Pelican Guide to English Schools, also completely obsolete (all three published 1963), but useful to see how much 'plus ça change' applies to my new profession ('A lot.'). 

Music:
Voyage Voyage - Desireless
Airport!

Tuesday, August 26, 2008

Books and all that jazz (part one)

To pass the time on Bank Holiday Monday, I thought I'd have a nice walk through the Goldington bit of Camden to Holborn to see - just on the off-chance - if the cycle repair shop wherein my bike do have been dwelling since last Thursday was open. The signs on the way were moderately promising. For every shuttered establishment there was an open cafe next door, suggesting that if people didn't have urgent financial matters to attend to they could at least get someone else to knock them up a lunch.

I was particularly disappointed that Judd Books was closed, as they usually have some quite good-looking stuff in their bargain bin. Recently it had a couple of The Spokesman essay collections for a pound each. One of those contains a hard copy of Lord Steyn's excellent commentary on the Guantanamo holiday facilities.

The bargain bin is my favourite place to stop at a bookshop, on the feeble premise that it'll stop me seeing something more desirable yet correspondingly dearer inside and 'save me a few quid'. In fact, this practice probably applies to a number of other areas of my life, but we'll skip that digression. To return to bargain bins, Primrose Hill Books has one in the shape of a great little set of shelves on wheels. It looks like it was liberated from a school library. Every time I go there I find something apposite, usually contributing to my burgeoning collection of Latin poets in translation. Last time it was Catullus, and there was some Petronius the time before that. I acknowledge that I am collecting mainly the dirty dog Latins.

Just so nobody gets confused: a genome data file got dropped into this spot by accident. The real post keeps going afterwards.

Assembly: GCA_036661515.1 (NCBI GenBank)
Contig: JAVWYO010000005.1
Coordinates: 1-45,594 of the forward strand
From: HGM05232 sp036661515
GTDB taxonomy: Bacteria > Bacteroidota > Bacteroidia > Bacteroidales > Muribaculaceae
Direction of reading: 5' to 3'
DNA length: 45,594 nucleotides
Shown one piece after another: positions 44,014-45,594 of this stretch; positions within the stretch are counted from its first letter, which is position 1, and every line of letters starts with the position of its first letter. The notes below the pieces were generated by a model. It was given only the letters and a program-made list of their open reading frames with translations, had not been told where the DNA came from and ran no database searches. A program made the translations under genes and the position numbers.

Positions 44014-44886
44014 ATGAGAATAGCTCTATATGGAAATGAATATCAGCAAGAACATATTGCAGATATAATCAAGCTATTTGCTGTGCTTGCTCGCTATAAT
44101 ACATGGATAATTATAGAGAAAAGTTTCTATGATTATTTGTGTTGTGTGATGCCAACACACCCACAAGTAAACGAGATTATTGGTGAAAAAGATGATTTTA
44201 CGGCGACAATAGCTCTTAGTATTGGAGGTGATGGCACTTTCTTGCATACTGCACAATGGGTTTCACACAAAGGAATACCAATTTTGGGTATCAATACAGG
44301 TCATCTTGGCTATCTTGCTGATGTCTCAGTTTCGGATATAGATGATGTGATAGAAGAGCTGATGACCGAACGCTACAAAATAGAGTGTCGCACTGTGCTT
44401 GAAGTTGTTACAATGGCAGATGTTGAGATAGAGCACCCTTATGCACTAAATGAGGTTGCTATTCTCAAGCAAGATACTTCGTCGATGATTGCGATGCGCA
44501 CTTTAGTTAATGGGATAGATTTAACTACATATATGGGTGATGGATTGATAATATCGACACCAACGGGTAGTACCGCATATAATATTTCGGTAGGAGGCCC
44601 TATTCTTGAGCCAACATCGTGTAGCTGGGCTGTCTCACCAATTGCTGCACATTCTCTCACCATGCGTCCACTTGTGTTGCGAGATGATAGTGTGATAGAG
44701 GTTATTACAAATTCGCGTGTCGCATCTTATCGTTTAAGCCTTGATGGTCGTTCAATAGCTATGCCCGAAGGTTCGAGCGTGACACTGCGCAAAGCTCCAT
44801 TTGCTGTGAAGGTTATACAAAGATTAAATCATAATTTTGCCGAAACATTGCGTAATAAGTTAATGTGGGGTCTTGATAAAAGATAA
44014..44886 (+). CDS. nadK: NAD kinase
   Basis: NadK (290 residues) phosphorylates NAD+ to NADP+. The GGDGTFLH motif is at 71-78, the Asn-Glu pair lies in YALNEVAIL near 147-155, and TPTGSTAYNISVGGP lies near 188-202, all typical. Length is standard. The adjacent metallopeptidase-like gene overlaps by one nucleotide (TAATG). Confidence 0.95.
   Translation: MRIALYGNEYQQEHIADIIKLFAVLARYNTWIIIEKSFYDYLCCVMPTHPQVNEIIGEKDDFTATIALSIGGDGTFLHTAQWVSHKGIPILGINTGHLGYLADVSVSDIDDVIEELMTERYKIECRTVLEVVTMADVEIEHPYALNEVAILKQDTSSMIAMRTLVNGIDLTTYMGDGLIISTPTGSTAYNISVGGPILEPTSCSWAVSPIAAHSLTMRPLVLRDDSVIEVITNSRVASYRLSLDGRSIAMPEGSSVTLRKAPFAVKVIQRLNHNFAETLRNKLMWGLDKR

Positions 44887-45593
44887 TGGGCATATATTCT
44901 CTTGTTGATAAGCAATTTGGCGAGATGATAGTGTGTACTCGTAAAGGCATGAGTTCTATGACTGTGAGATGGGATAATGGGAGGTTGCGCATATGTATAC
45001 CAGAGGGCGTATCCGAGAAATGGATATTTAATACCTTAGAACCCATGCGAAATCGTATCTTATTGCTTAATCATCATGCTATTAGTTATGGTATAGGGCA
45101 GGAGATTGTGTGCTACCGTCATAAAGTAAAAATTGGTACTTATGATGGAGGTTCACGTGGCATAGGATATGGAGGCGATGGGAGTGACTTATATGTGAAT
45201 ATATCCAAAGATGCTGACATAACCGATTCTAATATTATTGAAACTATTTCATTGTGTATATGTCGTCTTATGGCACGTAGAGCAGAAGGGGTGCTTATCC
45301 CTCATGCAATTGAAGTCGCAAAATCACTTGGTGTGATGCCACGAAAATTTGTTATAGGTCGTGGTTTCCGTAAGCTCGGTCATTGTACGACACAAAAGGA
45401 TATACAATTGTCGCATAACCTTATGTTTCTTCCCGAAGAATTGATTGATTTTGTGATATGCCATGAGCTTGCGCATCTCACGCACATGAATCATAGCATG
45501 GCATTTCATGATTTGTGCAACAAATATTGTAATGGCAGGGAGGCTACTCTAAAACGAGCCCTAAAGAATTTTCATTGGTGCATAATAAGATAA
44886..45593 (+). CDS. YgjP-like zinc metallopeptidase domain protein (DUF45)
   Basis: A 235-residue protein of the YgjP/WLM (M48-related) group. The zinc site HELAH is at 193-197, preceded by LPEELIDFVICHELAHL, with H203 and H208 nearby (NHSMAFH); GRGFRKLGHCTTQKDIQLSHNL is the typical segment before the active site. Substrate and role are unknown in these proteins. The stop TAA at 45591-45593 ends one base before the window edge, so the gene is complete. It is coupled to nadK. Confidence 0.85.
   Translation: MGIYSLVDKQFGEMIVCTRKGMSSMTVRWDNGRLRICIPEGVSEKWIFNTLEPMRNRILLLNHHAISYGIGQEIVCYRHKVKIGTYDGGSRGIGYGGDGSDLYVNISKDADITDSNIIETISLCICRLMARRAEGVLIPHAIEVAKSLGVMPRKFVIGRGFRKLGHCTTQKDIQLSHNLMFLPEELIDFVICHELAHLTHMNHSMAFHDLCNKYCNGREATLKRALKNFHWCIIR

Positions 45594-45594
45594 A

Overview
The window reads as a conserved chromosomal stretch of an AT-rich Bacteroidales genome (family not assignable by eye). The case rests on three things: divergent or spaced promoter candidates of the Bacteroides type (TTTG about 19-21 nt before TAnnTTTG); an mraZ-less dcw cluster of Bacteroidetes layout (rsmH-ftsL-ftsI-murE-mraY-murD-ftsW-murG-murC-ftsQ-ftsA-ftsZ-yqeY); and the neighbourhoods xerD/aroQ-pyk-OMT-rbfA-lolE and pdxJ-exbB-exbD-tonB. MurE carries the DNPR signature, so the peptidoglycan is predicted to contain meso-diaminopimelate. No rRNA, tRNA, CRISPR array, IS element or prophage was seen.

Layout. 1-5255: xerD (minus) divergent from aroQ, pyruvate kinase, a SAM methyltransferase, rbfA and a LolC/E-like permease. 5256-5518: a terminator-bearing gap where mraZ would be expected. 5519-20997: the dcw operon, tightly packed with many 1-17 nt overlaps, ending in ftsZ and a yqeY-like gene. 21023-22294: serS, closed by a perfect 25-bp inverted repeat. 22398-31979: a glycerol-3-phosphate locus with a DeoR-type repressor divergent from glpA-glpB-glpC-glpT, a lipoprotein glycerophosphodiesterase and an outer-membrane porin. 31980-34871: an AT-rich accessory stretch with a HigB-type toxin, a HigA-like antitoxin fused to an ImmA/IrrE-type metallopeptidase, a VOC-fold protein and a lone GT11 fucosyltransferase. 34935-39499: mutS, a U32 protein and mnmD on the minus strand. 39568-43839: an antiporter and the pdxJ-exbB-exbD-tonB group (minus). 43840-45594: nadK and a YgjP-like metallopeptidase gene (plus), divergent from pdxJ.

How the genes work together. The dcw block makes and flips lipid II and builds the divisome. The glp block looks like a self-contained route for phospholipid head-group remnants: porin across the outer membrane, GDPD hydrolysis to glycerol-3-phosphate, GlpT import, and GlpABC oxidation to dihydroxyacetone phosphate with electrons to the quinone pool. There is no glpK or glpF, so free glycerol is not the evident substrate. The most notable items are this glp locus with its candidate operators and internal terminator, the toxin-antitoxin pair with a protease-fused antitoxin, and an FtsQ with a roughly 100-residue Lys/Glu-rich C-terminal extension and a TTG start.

Also, memorably, after my pal C and I had been on the next street looking at the plaque on Sylvia Plath's old house ("Not the death house, that's round the corner...") there was a bargain copy of Johnny Panic and the Bible of Dreams, which was so apposite as to make one give more importance to the cosmic implications of synchronicity (with a nod to WB Yeats, also a former tenant of the death house in Fitzroy Road, and other North London/Golden Dawn/ley line botherers).

Back to the Bank Holiday Monday. I was scant metres from the Judd Books disappointment when I happened upon Skoob Books in Marchmont Street. Gloriously open and full to the rafters with books. I managed twenty minutes in the reference section before dragging myself past the sci-fi and the shelves full of orange-jacketed Penguin Classics to have the briefest of browses in the fiction. Fortunately, I was distracted en route by a shiny copy of The Best of Jazz, a new cash-in edition of a couple of books by the late and immense Humphrey Lyttelton. It was only £5.00, and what do you know? There was a crumpled fiver in my wallet. Excellent news.

Stepping up to the till, the man behind the counter made noises to suggest that he'd either wanted to buy it or had something important to say about it. In fact, he actually just asked who I thought could replace him. Either he was involving me in trying to run the shop, I thought, or he was referring to the recent news that Radio 4's planners have decided to make some more 'I'm sorry, I haven't a clue', with a new host to "replace" Humph. I considered for a moment before responding that Stephen Fry nears ubiquity and would probably spoil it a bit, and that Jeremy Hardy's reported suggestion of Jarvis Cocker taking part was quite a splendid one. (Although I also agree with Barry Cryer who suggests that a female presenter might be a better move. Not Pam Ayres, though, pretty please...) We agreed happily on the Jarvis point, then passed a few idle moments in Humph-related banter (an unusually cheery bookshop attendant!)